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US to Urge Tougher Sanctions After North Korea Fires Possible ICBM

People watch a television screen showing a news broadcast with file footage of a North Korean missile test, at a railway station in Seoul on May 25, 2022.
People watch a television screen showing a news broadcast with file footage of a North Korean missile test, at a railway station in Seoul on May 25, 2022.

The United States said Wednesday it would seek new sanctions on North Korea at the United Nations after Kim Jong Un's regime fired a volley of missiles, including possibly its largest intercontinental ballistic missile.

The launch came just hours after U.S. President Joe Biden left Asia.

North Korea has also been conducting "operational tests" of a nuclear detonation device, Kim Tae-hyo, Seoul's first deputy director of the National Security Office, said.

His warning adds to the drumbeat of predictions from U.S. and South Korean officials, who have been saying for weeks that Kim's regime is close to conducting its seventh nuclear test.

Three missiles, including one ICBM, were fired from the Sunan area in Pyongyang, Seoul said, one of nearly 20 weapons tests by North Korea so far this year, prompting joint U.S.-South Korea live-fire missile drills in response.

Washington plans to call for a U.N. Security Council vote on tougher sanctions on Pyongyang after the tests, a senior U.S. official said.

The official expected a vote "in the coming days" and noted that a previous Security Council resolution called for further consequences in the event of a further ICBM launch.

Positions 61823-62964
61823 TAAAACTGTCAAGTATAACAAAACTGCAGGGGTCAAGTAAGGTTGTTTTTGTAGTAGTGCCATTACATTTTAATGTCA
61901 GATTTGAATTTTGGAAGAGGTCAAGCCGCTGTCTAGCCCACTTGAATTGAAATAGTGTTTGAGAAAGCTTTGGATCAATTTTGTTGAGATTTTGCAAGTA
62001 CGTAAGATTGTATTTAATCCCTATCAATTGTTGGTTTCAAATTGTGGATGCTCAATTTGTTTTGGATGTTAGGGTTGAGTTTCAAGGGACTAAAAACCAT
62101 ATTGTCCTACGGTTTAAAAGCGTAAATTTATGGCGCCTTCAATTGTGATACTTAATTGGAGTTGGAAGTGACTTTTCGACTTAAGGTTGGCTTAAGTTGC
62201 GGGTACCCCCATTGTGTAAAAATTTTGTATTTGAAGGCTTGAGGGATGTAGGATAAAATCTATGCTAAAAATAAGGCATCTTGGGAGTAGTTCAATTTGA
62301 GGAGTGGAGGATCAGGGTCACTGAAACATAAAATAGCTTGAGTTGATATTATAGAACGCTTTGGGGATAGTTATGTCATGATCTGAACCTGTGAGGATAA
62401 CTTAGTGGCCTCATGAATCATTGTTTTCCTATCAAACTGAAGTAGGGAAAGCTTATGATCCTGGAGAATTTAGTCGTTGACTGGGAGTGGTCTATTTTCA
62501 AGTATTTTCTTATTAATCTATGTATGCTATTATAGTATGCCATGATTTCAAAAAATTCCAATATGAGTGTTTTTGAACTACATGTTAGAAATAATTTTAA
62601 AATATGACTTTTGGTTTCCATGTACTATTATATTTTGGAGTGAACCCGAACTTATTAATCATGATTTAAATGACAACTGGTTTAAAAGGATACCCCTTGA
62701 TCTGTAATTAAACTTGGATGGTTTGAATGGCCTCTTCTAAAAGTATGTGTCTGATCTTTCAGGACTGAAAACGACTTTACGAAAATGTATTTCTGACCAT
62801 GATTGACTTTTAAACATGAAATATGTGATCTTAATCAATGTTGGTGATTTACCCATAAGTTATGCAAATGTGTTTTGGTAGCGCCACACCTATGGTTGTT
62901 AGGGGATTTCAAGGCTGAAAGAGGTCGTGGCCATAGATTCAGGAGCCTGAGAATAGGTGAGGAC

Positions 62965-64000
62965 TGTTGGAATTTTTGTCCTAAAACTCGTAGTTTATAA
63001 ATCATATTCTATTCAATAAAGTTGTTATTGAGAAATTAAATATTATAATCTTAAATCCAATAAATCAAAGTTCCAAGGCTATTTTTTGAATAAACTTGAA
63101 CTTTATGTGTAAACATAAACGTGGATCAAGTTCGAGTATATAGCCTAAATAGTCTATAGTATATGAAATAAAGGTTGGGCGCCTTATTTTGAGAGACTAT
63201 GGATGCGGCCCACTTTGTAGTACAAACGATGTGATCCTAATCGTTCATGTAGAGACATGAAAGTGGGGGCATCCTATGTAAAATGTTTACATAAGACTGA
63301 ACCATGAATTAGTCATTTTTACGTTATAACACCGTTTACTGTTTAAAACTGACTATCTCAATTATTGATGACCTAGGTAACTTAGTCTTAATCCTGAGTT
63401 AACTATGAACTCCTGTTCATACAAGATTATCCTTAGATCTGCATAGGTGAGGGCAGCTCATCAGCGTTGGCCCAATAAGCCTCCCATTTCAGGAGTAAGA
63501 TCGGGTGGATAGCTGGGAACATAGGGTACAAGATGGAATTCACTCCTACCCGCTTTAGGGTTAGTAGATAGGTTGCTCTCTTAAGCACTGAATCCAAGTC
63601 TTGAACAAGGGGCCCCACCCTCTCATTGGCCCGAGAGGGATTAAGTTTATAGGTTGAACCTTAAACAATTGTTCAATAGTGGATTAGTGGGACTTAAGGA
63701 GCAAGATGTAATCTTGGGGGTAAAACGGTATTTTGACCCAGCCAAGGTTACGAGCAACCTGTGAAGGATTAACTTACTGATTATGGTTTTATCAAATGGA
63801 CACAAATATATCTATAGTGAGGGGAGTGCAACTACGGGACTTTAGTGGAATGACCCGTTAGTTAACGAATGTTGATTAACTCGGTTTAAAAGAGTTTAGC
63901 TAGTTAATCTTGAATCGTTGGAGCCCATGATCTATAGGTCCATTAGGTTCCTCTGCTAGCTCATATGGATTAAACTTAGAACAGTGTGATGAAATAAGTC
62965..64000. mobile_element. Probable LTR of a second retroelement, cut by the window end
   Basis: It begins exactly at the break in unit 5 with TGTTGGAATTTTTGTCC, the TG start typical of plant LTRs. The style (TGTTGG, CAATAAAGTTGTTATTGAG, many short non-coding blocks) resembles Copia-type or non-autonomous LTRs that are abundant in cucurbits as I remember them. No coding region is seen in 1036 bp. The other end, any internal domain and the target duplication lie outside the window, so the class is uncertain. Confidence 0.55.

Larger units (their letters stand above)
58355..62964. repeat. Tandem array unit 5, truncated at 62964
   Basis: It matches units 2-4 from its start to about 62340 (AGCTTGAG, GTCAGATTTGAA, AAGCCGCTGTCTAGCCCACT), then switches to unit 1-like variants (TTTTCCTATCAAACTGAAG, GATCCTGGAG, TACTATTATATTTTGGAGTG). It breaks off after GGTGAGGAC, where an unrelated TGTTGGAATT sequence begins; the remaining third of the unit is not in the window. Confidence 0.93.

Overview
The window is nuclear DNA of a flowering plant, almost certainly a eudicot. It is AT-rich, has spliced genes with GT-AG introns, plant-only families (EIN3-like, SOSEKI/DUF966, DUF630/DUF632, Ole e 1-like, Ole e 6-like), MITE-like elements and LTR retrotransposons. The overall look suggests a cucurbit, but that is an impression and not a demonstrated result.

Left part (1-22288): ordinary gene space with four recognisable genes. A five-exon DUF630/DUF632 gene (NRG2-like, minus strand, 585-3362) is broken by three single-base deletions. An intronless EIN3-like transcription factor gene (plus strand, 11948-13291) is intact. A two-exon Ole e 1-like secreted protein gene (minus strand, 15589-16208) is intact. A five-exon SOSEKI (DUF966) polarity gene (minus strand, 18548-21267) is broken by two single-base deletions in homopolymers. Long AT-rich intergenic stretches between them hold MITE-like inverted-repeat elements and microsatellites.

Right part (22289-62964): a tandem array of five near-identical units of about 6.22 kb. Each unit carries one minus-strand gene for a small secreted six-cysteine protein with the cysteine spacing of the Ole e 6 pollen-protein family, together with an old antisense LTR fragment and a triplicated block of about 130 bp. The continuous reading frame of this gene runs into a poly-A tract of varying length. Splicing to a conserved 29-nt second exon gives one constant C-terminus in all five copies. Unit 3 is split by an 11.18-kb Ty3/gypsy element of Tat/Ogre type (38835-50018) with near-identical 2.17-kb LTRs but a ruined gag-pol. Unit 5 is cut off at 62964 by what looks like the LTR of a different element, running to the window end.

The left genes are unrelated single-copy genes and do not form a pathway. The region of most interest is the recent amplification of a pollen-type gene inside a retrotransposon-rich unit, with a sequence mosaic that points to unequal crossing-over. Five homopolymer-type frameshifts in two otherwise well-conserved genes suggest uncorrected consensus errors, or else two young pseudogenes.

"That was a provision of that resolution. That's precisely what happened and so we feel it's now time to take action," the official said on condition of anonymity.

The three early morning ballistic missile launches came within an hour of each other, South Korea's Joint Chiefs of Staff said in a statement.

The Wednesday launches were "clearly timed for President Biden's return after his visit to South Korea and Japan," Ewha University professor Park Won-gon said, adding that Biden had not even landed in the United States when they happened.

During Biden's visit, Seoul and Washington announced they would look at ramping up joint military exercises, which had been scaled back for COVID-19 and a bout of failed diplomacy with the North.

They also discussed deploying more U.S. tactical assets to the peninsula, measures that would likely enrage Pyongyang, which views the drills as rehearsals for invasion.

Despite struggling with a recent COVID-19 outbreak, the North has resumed construction at a long-dormant nuclear reactor, new satellite imagery has indicated.

Earlier this month, North Korea confirmed its first omicron cases in Pyongyang, and the virus has since torn through its unvaccinated population of 25 million.

More than 3.1 million people have been sick with "fever," North Korean state media said early Thursday, with 68 deaths since the outbreak began in late April.

North Korea has continued to conduct missile tests since it declared a national emergency over the COVID outbreak.